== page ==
TRULY, Christ hath borne our griefs and carried our sorrows (Is. liii. 4). O Lord Jesus, the eternal punishment which we deserve for our sins Thou hast transferred to Thyself; the weight of iniquity which would have sunk us down to hell Thou hast taken upon Thyself. Thou was wounded for our transgressions; Thou wast bruised for our iniquities; with Thy stripes we are healed; and the Lord hath laid upon Thee the iniquities of us all (Is. liii. 5, 6). Wonderful, indeed, is the exchange Thou dost make; our sins Thou takest upon Thyself, and Thy righteousness Thou dost impute to us; the death due us for our transgressions Thou dost Thyself suffer, and in turn dost bestow eternal life upon us. Therefore I can no longer doubt Thy grace or despair on account of my sins. The very worst that was in us Thou hast taken upon thyself, how then wilt Thou despise our body and soul, the very best that is in us and the work of Thine own hands? “Thou wilt not leave my soul in hell, neither wilt Thou suffer Thine holy one to see corruption" (Ps. xvi. 10). Holy indeed must he be whose sins have been blotted out and taken away. “Blessed is the man whose transgression is forgiven; blessed is the man unto whom the Lord imputeth not iniquity" (Ps. xxxii. 1, 2). How can the Lord impute our iniquities to us after He hath once imputed them to another? For the sins of the people He hath smitten His dearly-beloved Son; therefore by His knowledge shall he justify many, and He shall bear their iniquities (Is. liii. 12). How shall He justify His people? Give ear, O my soul, and listen! He will justify them by His knowledge, that is by a saving acknowledgment of the divine mercy and grace in Christ, and a firm apprehension thereof through faith. “This is life eternal, that they might know Thee, the only true God, and Thy Son, Jesus Christ, whom Thou hast sent” (John xvii. 3). And again, “If thou shalt confess with thy mouth the Lord Jesus, and believe in thine heart that God hath raised Him from the dead, thou shalt be saved” (Rom x. 9). Faith moreover lays hold of the satisfaction of Christ; for He hath borne their iniquities, and He bare the sin of many, and made intercession for the transgressions (Is. liii. 11, 12). Few righteous souls indeed would He have had, had He not so mercifully received sinners. Few righteous souls wouldst Thou now have, O Jesus, if Thou didst not so graciously forgive the sins of the unrighteous. How, therefore, will Christ, in the dreadful day of judgment, pass sentence upon the penitent for their sins, when He hath already taken them upon Himself? How will He condemn the guilty sinner when He Himself hath been made sin for him (2 Cor. v. 21)? Will He judge those for whom He hath interceded? Will He judge those for whom He hath died?
Take courage, O my soul, and forget thy sins, because thy Lord hath forgotten them (Is. xliii 25). Whom dost thou fear as the avenger of thy sins but the Lord? And yet He Himself hath rendered satisfaction for thy sins. Now if any one else had offered a ransom for my sins, I could not but be in doubt as to whether my righteous Judge would be willing to accept such a satisfaction. If a mere man or an angel had made an atonement for me, it would still be doubtful whether the ransom offered for my redemption were sufficient. But now there is absolutely no room for doubt. How could He refuse the ransom which Himself hath offered? How could the satisfaction possibly be insufficient, when made by God Himself?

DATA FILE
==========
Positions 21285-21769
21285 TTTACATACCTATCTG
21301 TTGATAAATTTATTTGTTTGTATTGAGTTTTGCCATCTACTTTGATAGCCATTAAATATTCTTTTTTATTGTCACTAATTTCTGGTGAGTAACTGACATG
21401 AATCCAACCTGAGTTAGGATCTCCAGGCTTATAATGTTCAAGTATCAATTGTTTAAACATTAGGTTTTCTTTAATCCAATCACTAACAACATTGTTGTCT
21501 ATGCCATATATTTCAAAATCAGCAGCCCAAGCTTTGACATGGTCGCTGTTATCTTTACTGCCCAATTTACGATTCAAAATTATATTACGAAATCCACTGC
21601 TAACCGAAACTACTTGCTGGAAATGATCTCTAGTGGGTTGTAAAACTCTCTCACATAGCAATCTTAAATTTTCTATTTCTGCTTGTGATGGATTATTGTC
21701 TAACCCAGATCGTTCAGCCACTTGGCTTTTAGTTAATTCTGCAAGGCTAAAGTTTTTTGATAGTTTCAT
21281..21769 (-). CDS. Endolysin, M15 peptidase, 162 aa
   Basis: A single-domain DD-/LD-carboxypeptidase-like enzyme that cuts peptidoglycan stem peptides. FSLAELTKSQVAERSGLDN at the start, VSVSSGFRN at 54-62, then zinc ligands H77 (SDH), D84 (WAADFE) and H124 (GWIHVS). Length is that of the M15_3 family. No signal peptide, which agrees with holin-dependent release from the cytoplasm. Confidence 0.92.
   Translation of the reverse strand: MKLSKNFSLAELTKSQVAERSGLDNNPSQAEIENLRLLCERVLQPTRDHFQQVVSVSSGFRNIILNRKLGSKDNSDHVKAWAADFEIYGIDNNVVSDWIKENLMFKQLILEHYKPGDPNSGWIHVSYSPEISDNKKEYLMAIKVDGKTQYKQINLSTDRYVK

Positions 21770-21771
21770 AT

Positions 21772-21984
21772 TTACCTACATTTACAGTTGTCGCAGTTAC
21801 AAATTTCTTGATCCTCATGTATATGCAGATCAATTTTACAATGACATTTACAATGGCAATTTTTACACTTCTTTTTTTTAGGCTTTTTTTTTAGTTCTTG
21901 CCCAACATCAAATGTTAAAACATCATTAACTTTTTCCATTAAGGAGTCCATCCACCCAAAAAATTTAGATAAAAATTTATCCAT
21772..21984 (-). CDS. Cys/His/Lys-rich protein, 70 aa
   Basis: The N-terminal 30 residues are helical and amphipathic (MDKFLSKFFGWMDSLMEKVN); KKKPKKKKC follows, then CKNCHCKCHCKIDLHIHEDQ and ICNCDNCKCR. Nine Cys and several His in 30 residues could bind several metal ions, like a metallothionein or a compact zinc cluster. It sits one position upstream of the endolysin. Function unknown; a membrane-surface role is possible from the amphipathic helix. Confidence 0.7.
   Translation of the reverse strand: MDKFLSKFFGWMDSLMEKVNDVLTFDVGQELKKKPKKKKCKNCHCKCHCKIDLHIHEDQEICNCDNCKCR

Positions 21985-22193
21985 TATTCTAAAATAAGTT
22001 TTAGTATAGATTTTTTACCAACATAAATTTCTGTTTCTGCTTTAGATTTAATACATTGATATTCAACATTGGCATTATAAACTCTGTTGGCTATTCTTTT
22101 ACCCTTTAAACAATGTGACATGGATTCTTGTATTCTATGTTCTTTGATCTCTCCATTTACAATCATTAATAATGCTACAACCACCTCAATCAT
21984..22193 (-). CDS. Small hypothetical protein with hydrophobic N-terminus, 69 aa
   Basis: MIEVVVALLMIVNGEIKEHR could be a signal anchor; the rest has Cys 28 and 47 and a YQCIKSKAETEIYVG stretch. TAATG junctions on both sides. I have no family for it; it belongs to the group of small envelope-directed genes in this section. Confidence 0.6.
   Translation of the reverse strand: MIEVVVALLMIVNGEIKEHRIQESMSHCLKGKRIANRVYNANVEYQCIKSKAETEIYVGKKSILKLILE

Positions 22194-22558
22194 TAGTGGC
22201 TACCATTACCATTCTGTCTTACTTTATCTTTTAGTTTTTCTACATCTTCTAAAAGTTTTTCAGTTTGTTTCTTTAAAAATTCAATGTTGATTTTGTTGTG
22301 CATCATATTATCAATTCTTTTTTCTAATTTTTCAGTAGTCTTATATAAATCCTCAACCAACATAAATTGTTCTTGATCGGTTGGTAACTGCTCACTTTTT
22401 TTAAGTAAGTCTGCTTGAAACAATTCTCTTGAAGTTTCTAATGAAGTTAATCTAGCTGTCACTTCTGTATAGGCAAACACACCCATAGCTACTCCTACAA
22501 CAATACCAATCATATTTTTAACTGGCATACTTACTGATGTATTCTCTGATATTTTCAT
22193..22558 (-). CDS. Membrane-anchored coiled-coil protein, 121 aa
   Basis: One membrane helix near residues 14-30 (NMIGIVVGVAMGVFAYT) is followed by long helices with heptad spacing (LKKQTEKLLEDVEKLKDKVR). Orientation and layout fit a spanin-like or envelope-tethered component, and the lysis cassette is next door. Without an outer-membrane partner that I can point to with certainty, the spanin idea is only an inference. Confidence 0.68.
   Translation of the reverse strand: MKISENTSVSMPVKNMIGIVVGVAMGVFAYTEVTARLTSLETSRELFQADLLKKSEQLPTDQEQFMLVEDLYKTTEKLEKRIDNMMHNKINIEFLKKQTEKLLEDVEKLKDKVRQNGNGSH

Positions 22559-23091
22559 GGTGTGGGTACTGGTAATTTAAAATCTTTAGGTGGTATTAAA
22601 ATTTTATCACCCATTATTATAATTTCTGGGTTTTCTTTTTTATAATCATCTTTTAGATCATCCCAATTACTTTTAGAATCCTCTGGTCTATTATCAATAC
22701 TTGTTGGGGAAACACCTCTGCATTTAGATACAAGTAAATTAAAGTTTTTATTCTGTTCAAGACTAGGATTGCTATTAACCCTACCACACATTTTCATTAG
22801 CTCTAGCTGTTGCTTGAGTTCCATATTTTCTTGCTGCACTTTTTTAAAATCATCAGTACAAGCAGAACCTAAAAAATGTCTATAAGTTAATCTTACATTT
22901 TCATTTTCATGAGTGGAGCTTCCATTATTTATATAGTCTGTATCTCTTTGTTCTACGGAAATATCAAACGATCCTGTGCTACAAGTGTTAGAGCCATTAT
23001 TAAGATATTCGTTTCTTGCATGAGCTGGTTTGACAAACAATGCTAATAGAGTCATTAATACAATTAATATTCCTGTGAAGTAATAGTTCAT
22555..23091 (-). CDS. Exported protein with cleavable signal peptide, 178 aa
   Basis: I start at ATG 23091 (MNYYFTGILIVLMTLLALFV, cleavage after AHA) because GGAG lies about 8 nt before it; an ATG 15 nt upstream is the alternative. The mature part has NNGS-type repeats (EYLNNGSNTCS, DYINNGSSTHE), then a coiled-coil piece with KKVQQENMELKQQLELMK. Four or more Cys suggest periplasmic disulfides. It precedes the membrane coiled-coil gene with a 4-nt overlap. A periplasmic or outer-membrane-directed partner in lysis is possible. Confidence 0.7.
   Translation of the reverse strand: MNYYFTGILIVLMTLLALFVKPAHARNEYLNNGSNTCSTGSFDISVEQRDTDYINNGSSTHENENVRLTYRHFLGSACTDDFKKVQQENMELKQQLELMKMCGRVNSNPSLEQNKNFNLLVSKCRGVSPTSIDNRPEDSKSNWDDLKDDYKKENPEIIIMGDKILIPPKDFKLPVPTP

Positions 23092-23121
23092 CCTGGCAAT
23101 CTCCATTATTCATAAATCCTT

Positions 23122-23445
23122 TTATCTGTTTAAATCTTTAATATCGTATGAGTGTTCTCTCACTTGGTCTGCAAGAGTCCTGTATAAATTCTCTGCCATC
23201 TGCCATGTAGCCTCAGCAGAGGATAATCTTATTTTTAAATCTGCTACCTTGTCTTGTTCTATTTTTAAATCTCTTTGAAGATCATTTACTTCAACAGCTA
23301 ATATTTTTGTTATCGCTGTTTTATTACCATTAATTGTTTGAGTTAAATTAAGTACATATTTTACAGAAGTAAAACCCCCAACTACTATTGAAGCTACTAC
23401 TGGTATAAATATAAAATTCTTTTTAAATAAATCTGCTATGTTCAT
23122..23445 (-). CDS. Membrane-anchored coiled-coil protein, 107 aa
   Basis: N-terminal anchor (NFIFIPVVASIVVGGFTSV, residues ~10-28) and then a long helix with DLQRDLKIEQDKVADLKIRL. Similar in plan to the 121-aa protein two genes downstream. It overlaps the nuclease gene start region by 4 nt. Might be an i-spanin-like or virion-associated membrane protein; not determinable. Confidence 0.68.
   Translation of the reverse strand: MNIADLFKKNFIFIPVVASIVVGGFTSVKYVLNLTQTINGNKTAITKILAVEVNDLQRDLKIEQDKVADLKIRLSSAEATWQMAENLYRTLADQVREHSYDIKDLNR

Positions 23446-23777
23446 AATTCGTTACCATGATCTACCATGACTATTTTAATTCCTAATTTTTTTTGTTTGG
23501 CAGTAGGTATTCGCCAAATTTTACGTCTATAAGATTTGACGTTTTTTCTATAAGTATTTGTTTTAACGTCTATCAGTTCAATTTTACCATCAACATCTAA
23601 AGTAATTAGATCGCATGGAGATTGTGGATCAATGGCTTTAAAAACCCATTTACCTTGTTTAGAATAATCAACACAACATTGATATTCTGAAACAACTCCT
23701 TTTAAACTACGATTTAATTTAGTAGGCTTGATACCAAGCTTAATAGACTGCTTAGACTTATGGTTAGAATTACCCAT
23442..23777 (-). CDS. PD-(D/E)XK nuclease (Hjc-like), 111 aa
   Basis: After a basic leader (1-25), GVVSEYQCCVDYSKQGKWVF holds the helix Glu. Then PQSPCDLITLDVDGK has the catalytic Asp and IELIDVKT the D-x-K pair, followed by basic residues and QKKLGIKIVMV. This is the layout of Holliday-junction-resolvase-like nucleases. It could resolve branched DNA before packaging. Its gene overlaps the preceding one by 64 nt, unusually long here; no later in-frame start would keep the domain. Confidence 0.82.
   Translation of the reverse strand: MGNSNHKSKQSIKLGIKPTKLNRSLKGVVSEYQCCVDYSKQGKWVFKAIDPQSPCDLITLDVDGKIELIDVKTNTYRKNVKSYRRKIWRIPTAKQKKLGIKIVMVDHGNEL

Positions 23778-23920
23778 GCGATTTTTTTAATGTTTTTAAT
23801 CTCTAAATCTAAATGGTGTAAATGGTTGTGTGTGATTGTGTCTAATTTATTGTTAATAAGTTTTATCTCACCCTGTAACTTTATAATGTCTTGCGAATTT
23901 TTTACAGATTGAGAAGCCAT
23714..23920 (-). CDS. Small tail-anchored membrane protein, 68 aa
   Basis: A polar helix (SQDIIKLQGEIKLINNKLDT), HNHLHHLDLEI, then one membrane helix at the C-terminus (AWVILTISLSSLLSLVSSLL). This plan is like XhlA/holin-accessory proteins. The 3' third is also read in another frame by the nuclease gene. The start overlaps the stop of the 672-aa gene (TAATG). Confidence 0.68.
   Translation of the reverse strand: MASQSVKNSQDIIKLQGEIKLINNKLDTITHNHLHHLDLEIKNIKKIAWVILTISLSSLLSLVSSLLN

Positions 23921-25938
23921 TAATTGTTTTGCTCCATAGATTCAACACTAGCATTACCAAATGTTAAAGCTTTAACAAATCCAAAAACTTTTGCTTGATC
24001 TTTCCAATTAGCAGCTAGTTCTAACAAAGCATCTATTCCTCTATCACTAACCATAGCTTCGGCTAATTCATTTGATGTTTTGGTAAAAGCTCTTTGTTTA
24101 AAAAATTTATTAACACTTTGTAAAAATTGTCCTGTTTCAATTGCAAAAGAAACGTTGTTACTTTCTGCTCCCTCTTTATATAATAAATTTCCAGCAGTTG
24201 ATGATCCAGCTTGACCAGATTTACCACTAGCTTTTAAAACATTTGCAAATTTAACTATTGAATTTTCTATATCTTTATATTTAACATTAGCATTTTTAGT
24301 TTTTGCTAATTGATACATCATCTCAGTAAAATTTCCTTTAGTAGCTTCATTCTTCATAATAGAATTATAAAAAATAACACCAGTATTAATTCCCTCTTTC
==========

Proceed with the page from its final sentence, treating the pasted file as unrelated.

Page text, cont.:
Why art thou still disquieted, O my soul? “All the paths of the Lord are mercy and truth” (Ps. xxv. 10). “Righteous art Thou, O Lord, and upright are Thy judgments” (Ps. cxix. 137). Why then art thou disquieted, O my soul? Let the mercy of the Lord cheer thee; let the divine justice encourage thee. For what if God is just? Yet He certainly will not demand a double satisfaction for the sins of a single person. He hath already smitten His Son for our sins, how can He then smite us His servants for the same sins? How can He inflict upon us the punishment which He hath already visited upon His Son for our sins? The truth of the Lord endureth forever (Ps. cxvii. 2). “I have no pleasure in the death of the wicked, but that he may turn from his way and live” (Ez. xxxii. 11) says our God. “Come unto Me, all ye that labor and are heavy laden, and I will give you rest” (Matt. xi. 28), is our Saviour’s gracious word. Shall we charge the Lord with a lie, or try to render His mercy of no effect by the weight of our sins? To charge God with a lie and to deny His mercy is one of the greatest sins we can commit; from which it appears that Judas committed a greater sin in despairing of God’s mercy, than did the Jews in crucifying Christ.
Yea, rather, where sin abounded, grace hath much more abounded (Rom v. 20). And His grace infinitely outweighs my sins; for sin is man’s act, grace is God’s; sin is temporal, but the grace of our God is from everlasting to everlasting. For my sins complete satisfaction hath been rendered; by Christ’s death the grace of God hath been restored to me and established eternally; and to it I flee for refuge, with devout and earnest supplication.